In excluding these students, the university administration and certain political outfits proclaimed them to be ‘anti-national’ because of their political activism. And after Rohith’s death, the same set of administrators and political figures are oscillating between ‘feeling the pain’ to questioning whether he actually was Dalit! Ranged against these desperate attempts at damage control by university administration and the government is a tide which has been building up for far too long –Rohith Vemula was a part of it. If there is anything we know about him, it is the deep and powerful critique he had of the Hindu nationalist ideology, communalism and casteism that this government embodies.
While many have expressed their condemnation of the role of the University of Hyderabad administration and representatives of government, there is another kind of probing and questioning that we as university students need to do. Casteism exists not only in its most obvious appearances but also in its many silent, invisible and everyday forms. As a poet recently remarked, “The suicide of a Dalit student is not just an individual exit strategy, it is a shaming of society that has failed him or her”. As students inhabiting an academic as well as a social space, the experience of caste is reflected in what we read and research on, how we think of ‘merit’, where we stand on the question of reservations, who we make friends with, what we make of others’ backgrounds and if caste is even a question for us.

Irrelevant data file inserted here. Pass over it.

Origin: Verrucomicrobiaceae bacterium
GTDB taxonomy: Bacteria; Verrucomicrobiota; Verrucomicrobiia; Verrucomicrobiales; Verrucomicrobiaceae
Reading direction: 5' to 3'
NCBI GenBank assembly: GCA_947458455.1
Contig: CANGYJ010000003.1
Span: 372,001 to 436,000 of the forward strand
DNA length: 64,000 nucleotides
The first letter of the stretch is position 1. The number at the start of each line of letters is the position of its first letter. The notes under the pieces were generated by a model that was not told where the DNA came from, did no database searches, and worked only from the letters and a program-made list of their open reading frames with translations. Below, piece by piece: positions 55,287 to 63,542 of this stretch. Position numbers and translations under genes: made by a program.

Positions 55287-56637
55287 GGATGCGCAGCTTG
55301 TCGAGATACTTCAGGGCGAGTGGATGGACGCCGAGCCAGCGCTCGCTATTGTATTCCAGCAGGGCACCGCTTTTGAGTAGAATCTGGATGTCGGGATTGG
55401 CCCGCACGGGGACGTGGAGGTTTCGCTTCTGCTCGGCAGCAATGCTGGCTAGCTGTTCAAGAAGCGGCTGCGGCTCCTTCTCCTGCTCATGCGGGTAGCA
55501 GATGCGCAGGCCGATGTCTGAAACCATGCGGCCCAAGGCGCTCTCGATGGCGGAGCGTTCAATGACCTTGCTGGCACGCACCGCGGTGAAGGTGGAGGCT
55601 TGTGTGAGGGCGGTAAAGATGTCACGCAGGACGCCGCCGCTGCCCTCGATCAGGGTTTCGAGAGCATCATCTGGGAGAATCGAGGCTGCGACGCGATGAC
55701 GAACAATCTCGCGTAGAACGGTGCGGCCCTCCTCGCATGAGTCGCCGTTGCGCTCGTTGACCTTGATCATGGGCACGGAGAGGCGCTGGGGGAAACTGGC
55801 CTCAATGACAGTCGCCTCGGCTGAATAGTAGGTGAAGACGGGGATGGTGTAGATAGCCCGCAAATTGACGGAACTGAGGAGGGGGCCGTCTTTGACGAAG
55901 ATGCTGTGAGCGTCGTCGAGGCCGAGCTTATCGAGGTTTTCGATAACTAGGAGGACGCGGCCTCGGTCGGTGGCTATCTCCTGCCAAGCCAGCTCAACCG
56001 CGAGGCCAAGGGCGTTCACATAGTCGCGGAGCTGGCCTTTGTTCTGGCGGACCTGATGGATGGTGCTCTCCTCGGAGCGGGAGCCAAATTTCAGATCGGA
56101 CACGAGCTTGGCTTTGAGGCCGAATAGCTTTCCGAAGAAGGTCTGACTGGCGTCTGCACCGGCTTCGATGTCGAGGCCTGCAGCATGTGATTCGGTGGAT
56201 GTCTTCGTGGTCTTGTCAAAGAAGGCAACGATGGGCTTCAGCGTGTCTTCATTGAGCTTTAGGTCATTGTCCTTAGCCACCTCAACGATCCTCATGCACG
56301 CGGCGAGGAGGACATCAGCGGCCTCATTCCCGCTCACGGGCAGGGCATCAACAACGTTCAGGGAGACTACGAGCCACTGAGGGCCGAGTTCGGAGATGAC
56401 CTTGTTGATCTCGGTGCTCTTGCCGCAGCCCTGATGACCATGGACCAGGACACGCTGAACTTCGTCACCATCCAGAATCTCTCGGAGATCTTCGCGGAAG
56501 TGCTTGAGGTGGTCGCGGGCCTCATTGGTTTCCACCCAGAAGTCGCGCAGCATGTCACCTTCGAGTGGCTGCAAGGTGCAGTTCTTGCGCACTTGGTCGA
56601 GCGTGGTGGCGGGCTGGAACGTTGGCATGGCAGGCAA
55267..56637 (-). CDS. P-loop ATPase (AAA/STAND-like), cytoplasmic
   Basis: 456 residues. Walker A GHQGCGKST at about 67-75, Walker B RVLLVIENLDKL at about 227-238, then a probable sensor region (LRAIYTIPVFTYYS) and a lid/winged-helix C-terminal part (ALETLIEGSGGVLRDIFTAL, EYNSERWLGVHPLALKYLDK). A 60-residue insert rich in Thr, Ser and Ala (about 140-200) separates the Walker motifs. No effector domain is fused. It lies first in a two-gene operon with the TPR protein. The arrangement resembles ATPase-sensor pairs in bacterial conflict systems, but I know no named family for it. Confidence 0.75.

As a community of students, we are in the thick of a crucial churning. And we must collectively think and act upon it. The struggle being spearheaded by the All India Joint Action Committee for Social Justice must be made stronger against the tide of counter-revolution that is spreading around us. With this, the demands put forward by the committee are being reiterated here:
- Punish the culprits under the SC/ ST atrocity act.
- Bandaru Dattatreya, Union Cabinet Minister of State for Labour and Employment.
- Appa Rao, Vice Chancellor (University of Hyderabad)
- Alok Pandey, Chief Proctor
- Susheel Kumar, ABVP President
- Ramchandra Rao, MLC
2. Remove P. Appa Rao from the post of Vice Chancellor.
3.Sack the MHRD minister Smriti Irani.
4.Introduce and implement Rohith Act that provides legislative protection to students from marginalised communities in higher education.
5.University of Hyderabad administration must employ a family member of Rohith Vemula and give his family 50 lakhs as compensation.
6.Drop the false police cases filed on five Dalit research scholars immediately and unconditionally.